lock·​down | \ ˈläk-ˌdau̇n How to pronounce lockdown (audio) \

Definition of lockdown

1 : the confinement of prisoners to their cells for all or most of the day as a temporary security measure
2a : an emergency measure or condition in which people are temporarily prevented from entering or leaving a restricted area or building (such as a school) during a threat of danger … the school went on lockdown when a student brought a pellet gun to campus.— Ian Gordon
b : a temporary condition imposed by governmental authorities (as during the outbreak of an epidemic disease) in which people are required to stay in their homes and refrain from or limit activities outside the home involving public contact (such as dining out or attending large gatherings) Authorities placed the central Chinese city under lockdown on Jan. 23 after the virus had infected hundreds of residents and was just starting its spread across the globe.— Darryl Coote The San Francisco Bay Area lockdown and national guidelines signal a rapid escalation of government and business efforts to halt the coronavirus spread via restrictions that will slam the brakes on economic activity.— Ed Carson

Note: Individuals who are employed in various occupational fields (such as healthcare, public works, law enforcement, and food supply) considered essential to public health and safety may continue working outside the home during a lockdown.

Examples of lockdown in a Sentence

Recent Examples on the Web Which is one reason the concert drought that followed the lockdown that began 16 months ago has been so agonizing: for performers, for venues, for support staff, for audiences. BostonGlobe.com, 25 July 2021 Some 3,500 people protested Saturday in Sydney after New South Wales tightened its regulations last week in response to rising coronavirus cases, even as the city’s lockdown enters its fifth week. Washington Post, 25 July 2021 The French government wants to speed up vaccinations to protect vulnerable people and hospitals, and avoid any new lockdown. Fox News, 25 July 2021 With all the lockdowns, with the -- the biggest lockdown, probably New York and New Jersey were the biggest ones to lock down. ABC News, 25 July 2021 Terrell Garner, 41, a contractor who works in construction, blames the stress of the pandemic lockdown that confined many to their homes, sometimes in difficult situations. Susan Page, USA TODAY, 25 July 2021 England is the only UK nation to have made the leap to leave lockdown. Maureen O'hare, CNN, 24 July 2021 In addition, Ross created a makeshift court in her backyard during a time when the world was in lockdown and quarantine. Karen Mizoguchi, PEOPLE.com, 24 July 2021 The median price of a single-family home reached a record $295,000 as home buying in Houston ramped up post-COVID-19 lockdown, up 17.6 percent from April 2020. Shacamree Gowdy, Chron, 23 July 2021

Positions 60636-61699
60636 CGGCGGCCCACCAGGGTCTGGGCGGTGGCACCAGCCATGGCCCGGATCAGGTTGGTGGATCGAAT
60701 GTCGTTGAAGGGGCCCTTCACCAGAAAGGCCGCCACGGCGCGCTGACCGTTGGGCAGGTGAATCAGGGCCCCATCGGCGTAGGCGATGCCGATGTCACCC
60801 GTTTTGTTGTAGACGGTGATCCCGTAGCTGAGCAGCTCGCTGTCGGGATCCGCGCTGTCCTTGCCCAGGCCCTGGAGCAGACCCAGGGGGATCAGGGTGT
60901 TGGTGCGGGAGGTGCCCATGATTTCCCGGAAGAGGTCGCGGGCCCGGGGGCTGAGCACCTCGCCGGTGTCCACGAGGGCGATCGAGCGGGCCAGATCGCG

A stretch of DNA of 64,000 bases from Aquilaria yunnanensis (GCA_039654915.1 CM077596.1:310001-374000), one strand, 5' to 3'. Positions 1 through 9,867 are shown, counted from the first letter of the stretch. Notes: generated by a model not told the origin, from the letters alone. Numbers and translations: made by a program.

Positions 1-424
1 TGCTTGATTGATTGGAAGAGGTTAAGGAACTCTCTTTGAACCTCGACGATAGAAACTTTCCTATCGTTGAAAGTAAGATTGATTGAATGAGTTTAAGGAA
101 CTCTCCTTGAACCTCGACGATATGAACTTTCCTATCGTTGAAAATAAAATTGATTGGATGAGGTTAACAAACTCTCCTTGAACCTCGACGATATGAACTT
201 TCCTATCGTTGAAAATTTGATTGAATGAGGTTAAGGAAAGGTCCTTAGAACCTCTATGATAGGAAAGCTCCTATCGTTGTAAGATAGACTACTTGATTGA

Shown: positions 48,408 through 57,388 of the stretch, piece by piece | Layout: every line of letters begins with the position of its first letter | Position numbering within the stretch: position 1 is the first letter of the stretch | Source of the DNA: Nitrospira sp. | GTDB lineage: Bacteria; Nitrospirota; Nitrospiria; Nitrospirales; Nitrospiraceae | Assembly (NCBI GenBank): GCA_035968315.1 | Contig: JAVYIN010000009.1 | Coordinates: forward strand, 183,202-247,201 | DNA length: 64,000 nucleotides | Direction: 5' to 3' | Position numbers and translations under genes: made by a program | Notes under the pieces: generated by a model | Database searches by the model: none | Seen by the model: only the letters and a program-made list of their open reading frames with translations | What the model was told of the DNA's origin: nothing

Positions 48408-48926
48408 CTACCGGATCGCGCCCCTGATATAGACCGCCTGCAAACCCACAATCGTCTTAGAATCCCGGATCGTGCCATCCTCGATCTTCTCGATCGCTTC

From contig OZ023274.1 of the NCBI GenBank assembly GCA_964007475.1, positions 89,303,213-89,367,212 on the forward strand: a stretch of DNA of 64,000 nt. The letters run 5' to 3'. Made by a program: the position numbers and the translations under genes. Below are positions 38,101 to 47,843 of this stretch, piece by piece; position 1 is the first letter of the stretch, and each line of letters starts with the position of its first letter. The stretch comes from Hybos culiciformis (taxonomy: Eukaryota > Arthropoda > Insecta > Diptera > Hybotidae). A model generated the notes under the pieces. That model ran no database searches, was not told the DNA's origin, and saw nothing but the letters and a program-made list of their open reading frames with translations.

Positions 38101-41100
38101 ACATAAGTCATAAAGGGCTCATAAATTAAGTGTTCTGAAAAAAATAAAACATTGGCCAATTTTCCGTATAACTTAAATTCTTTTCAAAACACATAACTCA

These example sentences are selected automatically from various online news sources to reflect current usage of the word 'lockdown.' Views expressed in the examples do not represent the opinion of Merriam-Webster or its editors. Send us feedback.

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First Known Use of lockdown

1973, in the meaning defined at sense 1

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Time Traveler for lockdown

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The first known use of lockdown was in 1973

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Statistics for lockdown

Last Updated

28 Jul 2021

Cite this Entry

“Lockdown.” Merriam-Webster.com Dictionary, Merriam-Webster, https://www.merriam-webster.com/dictionary/lockdown. Accessed 1 Aug. 2021.

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More Definitions for lockdown


lock·​down | \ ˈläk-ˌdau̇n How to pronounce lockdown (audio) \

Legal Definition of lockdown

: the confinement of prisoners to their cells for a temporary period as a security measure

More from Merriam-Webster on lockdown

Nglish: Translation of lockdown for Spanish Speakers


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